But threats do not discourage a Maasai, Samwel concludes.

– We don’t give in, we are still a proud people …

Samwel’s milestones

1993 Samwel escapes from the wedding to be able to study for a high school exam (the first in the area). It takes several months before he comes home to meet his father again.

1997 Forming Dupoto Wildlife and Forest Association to protect the Nyakweri forest with its rich flora and fauna.

1998 Moves to Nairobi for tourism education. He works there for a few years but is longing to go back home.

2004 Working on conservation projects in Kilgoris and the areas surrounding Nyakweri forest.

2008 First time Samwel participates in global climate negotiations (Póznan). He has also been to Copenhagen in 2009, Cancún in 2010 and Durban in 2011. “For indigenous people it is important to make a lot of fuss if you are to be heard”, he says.

2012 Begins to study at university level again to gain formal qualification for higher conservation jobs.

Samel Naikada. Photo Mats Hellmark
Samel Naikada. Photo Mats Hellmark

Indigenous Information Network is the Kenyan NGO Samwel collaborates with to build a climatically sustainable community in Narok District. IIN has also made it possible for him to participate in the climate negotiations, in part supported by Swedish aid money.

Read more about Dupoto Wildlife & Forestry Association and guided walks in the Nyakweri forest here

Threatened South African grasslands

This text was originally published in Swedish in the magazine Sveriges Natur issue 4 2009. You can read the Swedish version here

Natural forests aren’t the only landscapes being taken over by timber plantations. South Africa’s biologically diverse native grasslands are being rapidly replaced by water-intensive monocultures including eucalyptus and tropical pine – trees used for paper pulp exports.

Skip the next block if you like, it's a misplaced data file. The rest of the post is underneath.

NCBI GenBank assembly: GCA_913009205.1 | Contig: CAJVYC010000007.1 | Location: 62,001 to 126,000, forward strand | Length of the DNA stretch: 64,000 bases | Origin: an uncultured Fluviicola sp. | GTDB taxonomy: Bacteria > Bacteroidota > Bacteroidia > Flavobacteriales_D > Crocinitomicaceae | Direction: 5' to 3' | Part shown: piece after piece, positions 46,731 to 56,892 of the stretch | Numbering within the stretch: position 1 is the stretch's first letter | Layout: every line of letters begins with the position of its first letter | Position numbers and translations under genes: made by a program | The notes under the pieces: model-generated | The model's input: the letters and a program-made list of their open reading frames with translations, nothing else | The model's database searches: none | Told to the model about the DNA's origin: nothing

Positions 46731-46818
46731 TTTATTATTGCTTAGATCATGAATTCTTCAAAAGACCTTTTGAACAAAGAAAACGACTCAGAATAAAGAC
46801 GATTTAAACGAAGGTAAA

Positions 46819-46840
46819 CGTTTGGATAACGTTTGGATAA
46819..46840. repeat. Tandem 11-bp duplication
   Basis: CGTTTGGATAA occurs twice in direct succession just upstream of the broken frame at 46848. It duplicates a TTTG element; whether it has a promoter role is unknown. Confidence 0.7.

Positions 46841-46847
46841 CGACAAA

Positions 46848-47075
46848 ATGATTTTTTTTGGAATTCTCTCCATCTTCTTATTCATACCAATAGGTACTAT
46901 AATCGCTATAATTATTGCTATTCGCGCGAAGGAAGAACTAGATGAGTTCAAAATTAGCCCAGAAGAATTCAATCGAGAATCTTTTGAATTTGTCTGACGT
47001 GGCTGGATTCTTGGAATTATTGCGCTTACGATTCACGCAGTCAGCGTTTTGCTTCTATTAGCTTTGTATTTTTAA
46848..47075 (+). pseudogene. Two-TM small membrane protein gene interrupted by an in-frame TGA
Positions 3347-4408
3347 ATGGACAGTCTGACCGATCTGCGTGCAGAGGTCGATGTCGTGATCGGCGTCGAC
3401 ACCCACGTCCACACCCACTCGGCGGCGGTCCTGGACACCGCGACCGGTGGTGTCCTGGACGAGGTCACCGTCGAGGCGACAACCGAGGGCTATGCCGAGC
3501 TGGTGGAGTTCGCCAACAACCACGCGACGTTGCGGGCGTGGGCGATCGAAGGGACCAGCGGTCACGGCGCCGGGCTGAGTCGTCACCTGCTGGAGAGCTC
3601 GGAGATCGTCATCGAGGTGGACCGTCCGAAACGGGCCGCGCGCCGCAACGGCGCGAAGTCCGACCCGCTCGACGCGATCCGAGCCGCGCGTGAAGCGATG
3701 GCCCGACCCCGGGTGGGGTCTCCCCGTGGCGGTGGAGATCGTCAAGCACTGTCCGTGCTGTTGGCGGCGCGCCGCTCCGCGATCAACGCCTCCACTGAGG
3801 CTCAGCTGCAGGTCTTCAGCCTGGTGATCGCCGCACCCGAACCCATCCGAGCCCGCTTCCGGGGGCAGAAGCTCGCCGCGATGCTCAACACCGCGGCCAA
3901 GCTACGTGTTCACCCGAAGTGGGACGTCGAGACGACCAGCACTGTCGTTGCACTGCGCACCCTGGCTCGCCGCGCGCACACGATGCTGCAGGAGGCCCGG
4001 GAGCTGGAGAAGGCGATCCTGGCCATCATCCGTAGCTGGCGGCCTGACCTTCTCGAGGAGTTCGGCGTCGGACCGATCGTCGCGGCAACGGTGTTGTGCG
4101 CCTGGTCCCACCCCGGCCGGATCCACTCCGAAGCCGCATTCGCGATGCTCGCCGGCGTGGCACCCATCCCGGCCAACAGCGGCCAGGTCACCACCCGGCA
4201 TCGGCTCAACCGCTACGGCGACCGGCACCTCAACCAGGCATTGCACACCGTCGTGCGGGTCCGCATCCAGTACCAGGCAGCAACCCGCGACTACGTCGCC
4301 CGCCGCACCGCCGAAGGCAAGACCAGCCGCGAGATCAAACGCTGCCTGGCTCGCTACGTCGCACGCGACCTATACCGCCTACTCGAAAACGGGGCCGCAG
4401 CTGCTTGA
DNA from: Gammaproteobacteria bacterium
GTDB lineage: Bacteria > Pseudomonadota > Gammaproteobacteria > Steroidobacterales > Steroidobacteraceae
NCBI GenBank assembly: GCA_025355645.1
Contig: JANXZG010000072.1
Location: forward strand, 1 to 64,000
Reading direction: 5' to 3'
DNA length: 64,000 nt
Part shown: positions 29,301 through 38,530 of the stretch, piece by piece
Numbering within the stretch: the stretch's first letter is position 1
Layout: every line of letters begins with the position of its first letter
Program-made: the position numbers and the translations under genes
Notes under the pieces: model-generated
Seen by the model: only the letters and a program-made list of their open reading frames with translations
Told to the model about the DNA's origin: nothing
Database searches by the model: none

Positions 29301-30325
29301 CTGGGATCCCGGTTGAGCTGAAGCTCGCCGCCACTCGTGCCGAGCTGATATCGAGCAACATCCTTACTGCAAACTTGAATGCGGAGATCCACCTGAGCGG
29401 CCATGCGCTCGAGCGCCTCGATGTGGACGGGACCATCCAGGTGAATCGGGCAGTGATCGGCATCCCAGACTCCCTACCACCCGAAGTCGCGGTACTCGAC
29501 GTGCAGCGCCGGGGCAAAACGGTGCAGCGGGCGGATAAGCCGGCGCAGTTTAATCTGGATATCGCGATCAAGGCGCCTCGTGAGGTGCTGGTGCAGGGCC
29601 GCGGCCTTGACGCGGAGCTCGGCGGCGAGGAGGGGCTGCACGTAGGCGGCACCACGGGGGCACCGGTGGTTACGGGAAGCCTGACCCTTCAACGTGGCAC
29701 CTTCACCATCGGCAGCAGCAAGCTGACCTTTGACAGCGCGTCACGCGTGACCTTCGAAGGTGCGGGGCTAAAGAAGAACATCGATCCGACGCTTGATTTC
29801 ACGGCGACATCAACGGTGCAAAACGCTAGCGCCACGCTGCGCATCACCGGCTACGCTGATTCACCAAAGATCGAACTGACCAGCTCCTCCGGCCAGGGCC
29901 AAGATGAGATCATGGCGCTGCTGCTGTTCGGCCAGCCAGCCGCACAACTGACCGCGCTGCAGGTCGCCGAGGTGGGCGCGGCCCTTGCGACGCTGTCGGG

The view from God's Window: timber plantations instead of grasslands.
The view from God’s Window: timber plantations instead of grasslands. Photo Mats Hellmark

We’re standing at God’s Window, a popular lookout point just at the edge of the Drakensberg escarpment in northeastern South Africa. Below us, a 700-meter cliff plunges into a dark sea of foliage. Mile upon mile of forest fans out ahead, stretching all the way to Kruger National Park on the border with Mozambique.

“The problem is that these aren’t forests. They’re gigantic monocultures of foreign origin,” explains Philip Owen, coordinator for Geasphere, an environmental organization supported by the Swedish Society for Nature Conservation.

When Europeans first arrived here on the low plains, the landscape beneath us was dominated by grassland and savannah, with native forests limited to the river valleys. Today only remnants of this original ecosystem survive.

“Many people see grasslands as uniform landscapes, when they actually contain an enormous range of diversity – 82 plant species per square kilometer and an abundance of insects, birds and small mammals. Only one out of six plant species are grass, whereas most are resilient perennials. In some cases they can survive for thousands of years in one location.”